(Salt Lake City, August 13, 2004) – The Outdoor Industry Association released a state of the market report last week that illustrated disturbing trends in wilderness activity participation: less people are getting into the backcountry these days. Backpacking participation has decreased by 20% since 1998.

Declining Backcountry Participation: Symptom of Societal Changes or a Temporary Lull in a Normal Cycle?

What is the reason for the decline? Jon Almquist, Brand Manager for Mountain Safety Research, believes that the culture of today’s Gameboy-toting youth and their overworked parents are responsible for fostering a culture that is not motivated to seek wilderness experiences. “It takes too much effort to mentor a backcountry experience for the younger generation,” said Almquist. Busy jobs, busy lives, and the availability of spoon fed alternatives provide stiff competition to the outdoor wilderness experience.

Kim Coupounas, GoLite co-founder and Outdoor Industry Association Board Member, believes the decline is a result of the practical direction our society has taken in recent years: we are busier and simply have less time. “People are still finding ways to participate in outdoor recreation, but it’s clear that the shift to frontcountry activities will begin to redefine the Outdoor Industry as we know it.” MSR isn’t arguing that point: they are entering the car camping market with a cool new two-burner high-tech camping stove (16 lb) that is sure to be a hit among Coleman junkies with an eye towards sleek styling and solid technologies (and you certainly can’t ignore a five-inch thick ThermaRest that offers a slice of Heaven in a truck bed at the end of a dirt road). GoLite, too, is responding to the trends by increasing the number of SKUs aimed directly at frontcountry outdoor activities: trail running, day hiking, and road and mountain biking. “It’s important to the long term health of our industry that we encourage frontcountry recreation as much as backcountry recreation,” says Coupounas.

GoLite hasn’t, and certainly won’t, lose their backcountry focus: it continues to remain strong for the company and they promise innovations in both lightweight and ultralight backpacking gear in the coming years. Nor are they necessarily diluting their backcountry message: but there’s no question they are going after broader markets. Hopefully, this strategy will generate enthusiasm for frontcountry outdoor sports that will lead to increased backcountry participation.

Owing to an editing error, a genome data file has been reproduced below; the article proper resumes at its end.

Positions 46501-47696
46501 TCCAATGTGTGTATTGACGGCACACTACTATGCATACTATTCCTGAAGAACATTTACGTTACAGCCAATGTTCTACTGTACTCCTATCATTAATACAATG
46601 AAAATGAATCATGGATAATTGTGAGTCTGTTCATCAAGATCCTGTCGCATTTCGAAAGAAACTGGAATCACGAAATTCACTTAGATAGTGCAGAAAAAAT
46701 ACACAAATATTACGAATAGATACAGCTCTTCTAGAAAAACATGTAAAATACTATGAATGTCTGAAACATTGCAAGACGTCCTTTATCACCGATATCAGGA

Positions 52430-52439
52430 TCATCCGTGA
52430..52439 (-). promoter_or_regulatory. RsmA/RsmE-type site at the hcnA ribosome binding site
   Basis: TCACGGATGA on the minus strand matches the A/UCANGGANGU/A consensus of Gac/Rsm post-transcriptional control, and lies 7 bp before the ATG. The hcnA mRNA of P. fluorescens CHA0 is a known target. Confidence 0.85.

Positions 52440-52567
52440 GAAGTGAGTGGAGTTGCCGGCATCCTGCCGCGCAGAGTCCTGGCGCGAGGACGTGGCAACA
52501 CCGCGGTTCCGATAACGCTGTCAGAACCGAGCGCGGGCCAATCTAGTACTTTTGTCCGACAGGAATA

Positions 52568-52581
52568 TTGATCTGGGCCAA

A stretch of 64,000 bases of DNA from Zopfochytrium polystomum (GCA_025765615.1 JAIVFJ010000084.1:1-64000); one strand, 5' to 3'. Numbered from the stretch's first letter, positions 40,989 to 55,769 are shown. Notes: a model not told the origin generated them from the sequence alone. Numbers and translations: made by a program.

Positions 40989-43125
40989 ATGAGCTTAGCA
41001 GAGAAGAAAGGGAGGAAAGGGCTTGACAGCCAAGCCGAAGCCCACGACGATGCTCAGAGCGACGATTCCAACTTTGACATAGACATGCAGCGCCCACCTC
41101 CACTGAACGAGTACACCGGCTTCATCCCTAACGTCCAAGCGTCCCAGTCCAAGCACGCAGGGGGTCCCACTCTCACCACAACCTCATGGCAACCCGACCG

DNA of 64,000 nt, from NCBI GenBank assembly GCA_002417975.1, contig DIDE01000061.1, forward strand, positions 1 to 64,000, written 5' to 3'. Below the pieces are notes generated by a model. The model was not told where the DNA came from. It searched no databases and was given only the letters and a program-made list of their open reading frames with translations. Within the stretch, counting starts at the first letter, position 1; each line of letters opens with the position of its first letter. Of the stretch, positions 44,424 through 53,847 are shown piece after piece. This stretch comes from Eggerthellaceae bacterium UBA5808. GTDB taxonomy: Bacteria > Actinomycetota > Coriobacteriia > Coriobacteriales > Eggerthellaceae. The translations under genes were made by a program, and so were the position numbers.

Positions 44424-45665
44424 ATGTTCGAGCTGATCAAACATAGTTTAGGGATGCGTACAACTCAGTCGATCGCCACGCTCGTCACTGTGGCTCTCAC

Maintaining Backcountry Brand Purity and the Lightweight Message

John Gvazdinskas of MontBell’s flagship store in Boulder offers an entirely different scenario.

“We are experiencing the (hopeful) end of a recessed economy,” Gvazdinskas claims. “People are simply spending less money on recreation and there is an economic barrier to entry for new participants in wilderness activities.” Certainly, frontcountry outdoor sports are not only more accessible for busy people, but they require (sometimes) cheaper gear and less time spent (and lost opportunity costs) away from work. But MontBell intends to ride out the low, believing backcountry participation is in a cyclic low. “We’re not changing our strategy dramatically and are going to keep doing well, what we’ve done well since the early 1970s: manufacturer high quality lightweight gear and apparel aimed at backcountry wilderness enthusiasts.”

Gvazdinskas’ conservative approach to responding (or rather, lack of) to downward trends in wilderness activity participation may be just what wilderness advocates need most right now: an immobile beacon and champion for backcountry activities.